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BMC Hematol. 2018 Sep 15;18:24. doi: 10.1186/s12878-018-0115-2. eCollection 2018.

Seroprevalence and trends of transfusion transmitted infections at Harar blood bank in Harari regional state, Eastern Ethiopia: eight years retrospective study.

Author information

1
College of Health and Medical Sciences, Department of Medical Laboratory Sciences, Haramaya University, P.O. Box 235, Harar, Ethiopia.

Abstract

Background:

The use of unscreened blood exposes the patient to many transfusion transmitted infections including Hepatitis B Virus (HBV), Hepatitis C virus (HCV), Human Immunodeficiency Virus (HIV), and syphilis, among others. Thus, blood transfusion demands for meticulous pre-transfusion testing and screening. Trends of transfusion transmitted infections are important to take appropriate measures on blood bank services. Therefore the aim of this study was to assess seroprevalence and trends of transfusion transmitted infections at Harar blood bank in Harari regional state, Eastern Ethiopia from 2008 to 2015.

Methods:

A retrospective cross-sectional study was employed to review blood donors' history and laboratory tests records from November 16-December 31, 2017. All records of blood donors having vividly documented history and laboratory tests were reviewed by data collectors. All data were entered into EPI data version 3.1. It was exported and analyzed with Statistical Package for the Social Sciences version 16 soft ware.

Result:

A total of 11, 382 blood donors' history and laboratory tests records were reviewed. Majority of them were males (82.6%), 57.6 % were in the age group of 17 to 25 years and 99.9% donors donated blood for the first time. The overall seroprevalence of transfusion transmitted infections (HBV, HIV, HCV and syphilis combined) was found to be 6.6%. The prevalence of HBV, HIV, HCV and syphilis were found to be 4.4%, 0.6%, 0.8% and 1.1%, respectively. The trend in prevalence of syphilis and HCV was statistical significant by year (p< 0.05). Those donors in the age group of 26-35 years (AOR: 2.1; 95% CI: 1.2,3.6), 36-45 years (AOR: 4.1; 95% CI: 2.4,7.1) and greater than 46 years (AOR:4.6; 95% CI: 2.3,9.1) were more likely to be infected with syphilis compared to the age group of 17-25 years. Male were more likely to be infected with HBV (AOR: 1.9; 95% CI: 1.4, 2.5) than females.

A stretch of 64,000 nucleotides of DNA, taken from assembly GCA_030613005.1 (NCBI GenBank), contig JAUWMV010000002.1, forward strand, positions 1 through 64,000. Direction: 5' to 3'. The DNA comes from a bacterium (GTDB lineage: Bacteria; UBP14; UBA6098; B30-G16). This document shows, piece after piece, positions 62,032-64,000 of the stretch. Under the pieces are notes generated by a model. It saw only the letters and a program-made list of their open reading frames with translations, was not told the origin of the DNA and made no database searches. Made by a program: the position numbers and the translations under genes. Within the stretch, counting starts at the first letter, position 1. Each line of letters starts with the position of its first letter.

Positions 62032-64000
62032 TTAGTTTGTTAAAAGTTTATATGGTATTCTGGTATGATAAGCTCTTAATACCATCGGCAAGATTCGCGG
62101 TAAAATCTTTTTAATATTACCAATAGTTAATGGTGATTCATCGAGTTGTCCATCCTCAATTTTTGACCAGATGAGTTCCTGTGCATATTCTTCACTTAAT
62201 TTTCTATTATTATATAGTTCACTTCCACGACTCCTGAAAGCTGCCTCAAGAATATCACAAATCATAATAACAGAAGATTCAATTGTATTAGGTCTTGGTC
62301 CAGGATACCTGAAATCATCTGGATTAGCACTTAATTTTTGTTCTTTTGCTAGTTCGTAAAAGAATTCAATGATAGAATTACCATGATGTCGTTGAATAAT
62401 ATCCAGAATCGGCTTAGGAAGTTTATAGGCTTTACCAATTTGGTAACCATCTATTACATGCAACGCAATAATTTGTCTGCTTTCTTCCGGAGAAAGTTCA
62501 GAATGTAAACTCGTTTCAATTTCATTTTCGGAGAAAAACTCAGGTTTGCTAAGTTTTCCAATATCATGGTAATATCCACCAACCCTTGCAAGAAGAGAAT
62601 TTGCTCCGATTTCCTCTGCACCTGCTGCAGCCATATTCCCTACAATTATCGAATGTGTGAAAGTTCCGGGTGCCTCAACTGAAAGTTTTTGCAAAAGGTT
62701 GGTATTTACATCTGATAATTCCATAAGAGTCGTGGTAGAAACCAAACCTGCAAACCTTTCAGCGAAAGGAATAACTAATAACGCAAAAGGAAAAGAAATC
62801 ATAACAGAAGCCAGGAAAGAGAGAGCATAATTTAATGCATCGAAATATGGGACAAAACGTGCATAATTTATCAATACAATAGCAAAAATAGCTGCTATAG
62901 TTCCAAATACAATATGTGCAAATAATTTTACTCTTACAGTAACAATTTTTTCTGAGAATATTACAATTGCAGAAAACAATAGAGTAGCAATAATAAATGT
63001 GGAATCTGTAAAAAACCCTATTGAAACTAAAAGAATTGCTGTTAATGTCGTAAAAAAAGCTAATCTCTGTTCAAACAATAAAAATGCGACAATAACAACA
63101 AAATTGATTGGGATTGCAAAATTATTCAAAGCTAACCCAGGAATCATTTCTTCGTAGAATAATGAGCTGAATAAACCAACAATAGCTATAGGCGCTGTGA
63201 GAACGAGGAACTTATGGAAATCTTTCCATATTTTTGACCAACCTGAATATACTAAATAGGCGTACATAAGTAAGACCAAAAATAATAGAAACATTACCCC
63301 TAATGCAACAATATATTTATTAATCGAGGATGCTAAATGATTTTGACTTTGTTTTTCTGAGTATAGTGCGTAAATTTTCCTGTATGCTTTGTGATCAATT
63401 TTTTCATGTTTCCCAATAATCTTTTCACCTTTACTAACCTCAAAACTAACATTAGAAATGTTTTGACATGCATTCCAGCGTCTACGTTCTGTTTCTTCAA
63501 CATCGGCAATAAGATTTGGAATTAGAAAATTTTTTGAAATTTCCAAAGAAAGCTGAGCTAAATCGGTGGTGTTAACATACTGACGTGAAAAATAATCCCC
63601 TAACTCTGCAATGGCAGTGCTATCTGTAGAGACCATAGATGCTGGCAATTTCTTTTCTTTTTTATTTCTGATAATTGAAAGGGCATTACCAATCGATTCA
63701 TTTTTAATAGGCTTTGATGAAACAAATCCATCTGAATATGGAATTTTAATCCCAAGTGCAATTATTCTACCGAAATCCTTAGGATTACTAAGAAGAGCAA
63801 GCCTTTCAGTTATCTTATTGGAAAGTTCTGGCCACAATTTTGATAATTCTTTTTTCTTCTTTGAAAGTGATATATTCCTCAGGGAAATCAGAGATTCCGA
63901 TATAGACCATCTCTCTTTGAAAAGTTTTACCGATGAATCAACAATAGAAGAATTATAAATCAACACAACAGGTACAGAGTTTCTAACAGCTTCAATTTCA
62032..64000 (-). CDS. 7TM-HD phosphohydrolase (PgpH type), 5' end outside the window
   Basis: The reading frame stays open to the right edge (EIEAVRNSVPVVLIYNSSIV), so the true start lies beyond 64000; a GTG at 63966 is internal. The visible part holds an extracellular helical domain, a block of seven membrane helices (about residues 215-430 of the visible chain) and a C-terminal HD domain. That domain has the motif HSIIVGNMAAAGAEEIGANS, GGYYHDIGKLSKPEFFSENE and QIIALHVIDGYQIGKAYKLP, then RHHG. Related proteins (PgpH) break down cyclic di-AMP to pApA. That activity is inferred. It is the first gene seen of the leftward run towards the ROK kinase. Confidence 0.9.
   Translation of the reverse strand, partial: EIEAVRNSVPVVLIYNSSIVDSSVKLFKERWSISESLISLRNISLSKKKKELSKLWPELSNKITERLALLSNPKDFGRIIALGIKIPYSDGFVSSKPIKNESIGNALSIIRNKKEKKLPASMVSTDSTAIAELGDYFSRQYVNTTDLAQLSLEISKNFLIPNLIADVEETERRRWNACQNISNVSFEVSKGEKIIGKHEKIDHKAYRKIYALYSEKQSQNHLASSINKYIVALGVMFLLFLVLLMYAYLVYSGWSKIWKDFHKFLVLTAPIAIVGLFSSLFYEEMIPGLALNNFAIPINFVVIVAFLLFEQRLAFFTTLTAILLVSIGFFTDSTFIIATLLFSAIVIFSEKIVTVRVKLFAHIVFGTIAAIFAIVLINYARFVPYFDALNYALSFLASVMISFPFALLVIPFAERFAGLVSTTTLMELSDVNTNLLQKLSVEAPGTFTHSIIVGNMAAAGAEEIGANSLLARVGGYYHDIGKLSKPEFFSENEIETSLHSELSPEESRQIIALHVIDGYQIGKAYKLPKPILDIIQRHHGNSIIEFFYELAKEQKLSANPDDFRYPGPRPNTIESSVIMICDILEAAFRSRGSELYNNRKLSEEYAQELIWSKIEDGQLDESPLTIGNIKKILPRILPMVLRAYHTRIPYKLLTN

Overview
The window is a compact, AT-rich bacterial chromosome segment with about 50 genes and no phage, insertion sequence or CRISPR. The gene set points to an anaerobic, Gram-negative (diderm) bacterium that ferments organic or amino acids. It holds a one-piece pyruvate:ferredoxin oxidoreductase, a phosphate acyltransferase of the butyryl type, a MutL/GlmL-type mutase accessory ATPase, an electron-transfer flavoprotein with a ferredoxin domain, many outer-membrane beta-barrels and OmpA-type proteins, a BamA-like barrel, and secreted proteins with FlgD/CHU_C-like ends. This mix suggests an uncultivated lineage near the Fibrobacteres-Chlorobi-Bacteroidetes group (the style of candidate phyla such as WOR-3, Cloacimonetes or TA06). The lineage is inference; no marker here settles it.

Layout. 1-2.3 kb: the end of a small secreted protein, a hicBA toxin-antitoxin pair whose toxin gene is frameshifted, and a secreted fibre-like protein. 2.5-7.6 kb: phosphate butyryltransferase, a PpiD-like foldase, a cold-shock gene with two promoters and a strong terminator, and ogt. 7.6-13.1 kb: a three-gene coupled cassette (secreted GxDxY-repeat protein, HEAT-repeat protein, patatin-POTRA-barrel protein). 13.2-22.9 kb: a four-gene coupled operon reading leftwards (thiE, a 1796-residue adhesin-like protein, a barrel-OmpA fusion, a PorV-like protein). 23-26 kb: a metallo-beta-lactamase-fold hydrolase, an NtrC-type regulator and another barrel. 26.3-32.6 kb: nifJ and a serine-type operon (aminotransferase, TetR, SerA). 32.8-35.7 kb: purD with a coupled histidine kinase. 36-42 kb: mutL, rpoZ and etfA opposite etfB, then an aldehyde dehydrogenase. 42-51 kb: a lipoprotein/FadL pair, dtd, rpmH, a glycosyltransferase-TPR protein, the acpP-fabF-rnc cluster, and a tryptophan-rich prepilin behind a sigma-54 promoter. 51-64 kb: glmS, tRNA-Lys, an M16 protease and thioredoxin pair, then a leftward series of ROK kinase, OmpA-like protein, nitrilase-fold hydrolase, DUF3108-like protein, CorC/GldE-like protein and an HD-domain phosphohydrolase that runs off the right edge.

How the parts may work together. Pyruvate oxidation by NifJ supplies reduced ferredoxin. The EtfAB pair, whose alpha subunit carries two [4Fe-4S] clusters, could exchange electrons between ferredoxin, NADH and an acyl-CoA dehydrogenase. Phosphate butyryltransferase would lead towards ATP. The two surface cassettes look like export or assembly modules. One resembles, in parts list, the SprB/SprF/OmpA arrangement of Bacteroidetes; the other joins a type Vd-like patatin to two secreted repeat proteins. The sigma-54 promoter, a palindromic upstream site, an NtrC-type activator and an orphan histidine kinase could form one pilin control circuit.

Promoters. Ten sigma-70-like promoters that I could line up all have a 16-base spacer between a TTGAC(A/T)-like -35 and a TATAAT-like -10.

Conclusions:

The magnitude of transfusion transmitted infections was lower than the previous studies conducted in Ethiopia. However, the decline in trends of transfusion transmitted infections has not been significant for some pathogens. Therefore, strict adherence with the criteria of preliminary blood donor selection should be implemented to reduce the amount of blood being withdrawn from transfusion after collection and screening.

KEYWORDS:

Blood bank; Eastern Ethiopia; Harar; Hepatitis B virus; Hepatitis C virus; Human immunodeficiency virus; Syphilis; Transfusion transmitted infections

Conflict of interest statement

Ethical clearance for the study was obtained from the Institutional Health Research Ethics Review Committee (IHRERC) of Haramaya University. Letter support was written to Harar Red cross society blood bank from College of Health and Medical Sciences, Haramaya University. The objectives, risk and the benefits of the study was explained to head of Harar Red cross society Blood bank. Information obtained during the study was kept confidential and only intended for research purpose. Name or any identifiers of blood donors was not collected at time of review their cards.Not applicableThe authors declare that they have no competing interests.Springer Nature remains neutral with regard to jurisdictional claims in published maps and institutional affiliations.

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